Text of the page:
Jupiter: Duke Cuan

corby's picture

King of the Gods and lord of wisdom, Jupiter can explain everything but does not aid the unworthy. Providing him a proper sacrifice or beating him in combat can prove a quester's worth. Are there other tests jupiter would like to impose? Potential acceptable sacrifices:

  • WHITE goat
  • money
  • liver of the minotaur
  • golden fleece
  • jewelry from Vulcan

He can tell as much about the quest as there is to know, or provide a thunderbolt or maybe an Aegis.

Associated with the eagle and the oak.

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white goat = additional props for Cyclops station?

Perhaps a "kid" or two should have a white sash and/or overtunic to distiguish them as a white "kid"?

Could it be a trick that if

Could it be a trick that if a naiad is offered up to Jupiter, the gift is taken but no knowledge is given. Jupiter having an infamous distraction for the nymphs... Just a thought.

What if they persuade Juno

What if they persuade Juno or Cupid to plead their case?

Not sure what they'd have to do to motivate Juno, but I'm sure Padraigia can come up with something.

corby's picture

Gotta let Juno do what she wants!

Juno can act how she wants, if we're going to have one.

How could Cupid plead for something besides his bottle?

You underestimate the power

You underestimate the power of the Dangerbaby...

JUPITER in Chaucer / Ovid

from http://www.columbia.edu/dlc/garland/deweever/JK/jupiter.htm

JUPITER, JUPITERES, JUPPITER. Jupiter, Saturn's son and Juno's husband, was the chief god of the Roman pantheon. He was the god of light, fire, and air (Etym VIII.xi.69). Because of his affairs with Alcmena, Europa, Io, Semele, and Ganymede, Isidore calls him extremely lewd (Etym VIII.xi.34).

Jupiter tries to stop the argument between Venus and Mars, KnT 2442. Arcite prays that Jupiter guide his soul and keep part of it, KnT 2786-2792. Theseus calls Jupiter prince and cause of all things, KnT 3035-3037, and thanks him for his grace, KnT 3067-3069. Cresus dreams that Jupiter washed him, MkT 2743; his daughter interprets Jupiter as snow and rain, MkT 2752. Jupiter is the heathen god whom Cecile refuses to worship, SNT 364-413. Jupiter's metal is tin, CYT 828. Venus appeals to Jupiter to save her son, Eneas, HF I.215, and Jupiter takes care of him, HF I.465. The dreamer reasons that he is not Ganymede to be taken up to heaven, HF II.588-592. The learned eagle lives with Jupiter, god of thunder, HF II.605-611. He says that Jupiter pities the poet, who serves Cupid and Venus without reward, HF II.612-626. Jupiter slays Phaeton when the sun's chariot goes out of control, HF II.944-949. Pandarus swears by Jupiter, who makes the thunder ring, Tr II.233. Criseyde beseeches Jupiter to reward with bad luck those who brought the treaty in which she is exchanged for Antenor, Tr IV.666-672. She prays that Jupiter grant to herself and Troilus the grace to meet again after ten nights, Tr IV.1681-1687. Dido prays to die if it be Jupiter's will, LGW 1338. Jupiter is "Jupiter the likerous" because of his many love affairs, The Former Age 57.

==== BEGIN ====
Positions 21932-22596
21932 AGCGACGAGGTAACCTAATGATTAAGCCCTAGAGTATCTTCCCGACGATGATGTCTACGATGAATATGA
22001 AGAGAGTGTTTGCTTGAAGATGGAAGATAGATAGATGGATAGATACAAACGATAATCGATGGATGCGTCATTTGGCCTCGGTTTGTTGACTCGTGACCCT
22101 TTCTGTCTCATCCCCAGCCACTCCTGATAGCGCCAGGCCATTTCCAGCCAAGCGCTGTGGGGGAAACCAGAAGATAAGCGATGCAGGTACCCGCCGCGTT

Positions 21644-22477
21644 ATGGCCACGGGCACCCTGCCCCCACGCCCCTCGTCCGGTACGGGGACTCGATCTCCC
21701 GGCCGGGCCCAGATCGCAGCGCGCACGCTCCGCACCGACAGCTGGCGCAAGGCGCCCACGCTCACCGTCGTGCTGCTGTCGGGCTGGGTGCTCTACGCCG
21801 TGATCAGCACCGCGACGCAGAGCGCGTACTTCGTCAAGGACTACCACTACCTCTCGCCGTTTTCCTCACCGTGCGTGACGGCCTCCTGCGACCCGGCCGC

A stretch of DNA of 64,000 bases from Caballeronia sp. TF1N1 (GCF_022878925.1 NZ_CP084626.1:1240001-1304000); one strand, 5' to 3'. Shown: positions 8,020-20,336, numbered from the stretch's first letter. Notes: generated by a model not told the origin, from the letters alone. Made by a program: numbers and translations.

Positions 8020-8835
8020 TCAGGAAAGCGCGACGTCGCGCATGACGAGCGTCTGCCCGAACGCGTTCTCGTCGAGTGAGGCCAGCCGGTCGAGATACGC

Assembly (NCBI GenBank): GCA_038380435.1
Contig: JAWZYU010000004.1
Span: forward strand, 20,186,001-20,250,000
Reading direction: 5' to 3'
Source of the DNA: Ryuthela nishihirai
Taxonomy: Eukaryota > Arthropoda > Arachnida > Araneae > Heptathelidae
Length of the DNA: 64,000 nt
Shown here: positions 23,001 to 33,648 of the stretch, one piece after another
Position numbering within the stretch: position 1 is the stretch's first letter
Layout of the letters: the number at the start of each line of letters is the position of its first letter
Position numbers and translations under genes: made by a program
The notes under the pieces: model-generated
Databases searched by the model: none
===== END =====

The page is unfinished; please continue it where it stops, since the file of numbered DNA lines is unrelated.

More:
Jupiter is also the sixth and largest planet, counting away from the sun (see Ptolemaic map). The beneficent planet, it governs touch, the lungs, the arteries, and semen (Tetrabiblos III.12). Gower points out that the planet "Jupiter the delicat" causes peace; those born under it are meek and patient, fortunate in business and lusty in love. Clerks call it the planet of "delices," Confessio Amantis VII.909-923. Jupiter aids those born under him in greater decorum, restraint, and modesty (Tetrabiblos III.14).

Ypermestre is born under Jupiter and thinks that happiness consists of truth, good conscience, dread of shame, and true wifehood, LGW 2584-2589. The first inequal hour and the ninth hour of the day belong to Jupiter, Astr II.12. 24. [Almena: Calistopee: Europe: Ganymede: Jove: Juno: Pheton: Ypermystra]

Jupiter, derived from Sanskrit Dyaus-pater, "sky-father," occurs once initially, HF II.642; nine times in medial positions, HF I.215, 464; II.955; Tr II.233; IV.669, 1683; LGW 1806, 2585; Form Age 57; and throughout the Astrolabe. Jupiteres, the ME genitive case, occurs once, in medial position, HF I.199. Juppiter occurs in medial positions, KnT 2442, 2786, 2792, 3035, 3069, 3934, 3942; SNT 364, 413; CYT 828.
John Gower, The Complete Works, ed. G.C.Macaulay, III: 257-258; Isidore, Etymologiae, ed. W.M. Lindsay, I; Ptolemy, Tetrabiblos, ed. and trans. F.E. Robbins, 319, 373; B. Witlieb, "Jupiter and Nimrod in The Former Age." Chaucer Newsletter 2 (1980): 12-13.
Copyright © 1988, 1996 Jacqueline de Weever
Published by Garland Publishing, Inc., New York and London.

corby's picture

A Comment Moved for Cuan

Hey, it's Cuan. Projects are going on. Staff will be done. undertunic and musculata and helmet crest will get done. Tent will be set up. Juno and Cupid will look great. need input on how to do lightning bolts and what those will do for a questor, and how much fighting versus advising you want me to do. Also, would like to know if Jupiter can be defeated at all by force of arms or do I just send everyone who dares challenge me right to Pluto's realm. After all, if I don't need to worry about them hitting me, I can set up some truly memorable blows.

write me at dukecuan [at] hotmail [dot] com and let me know.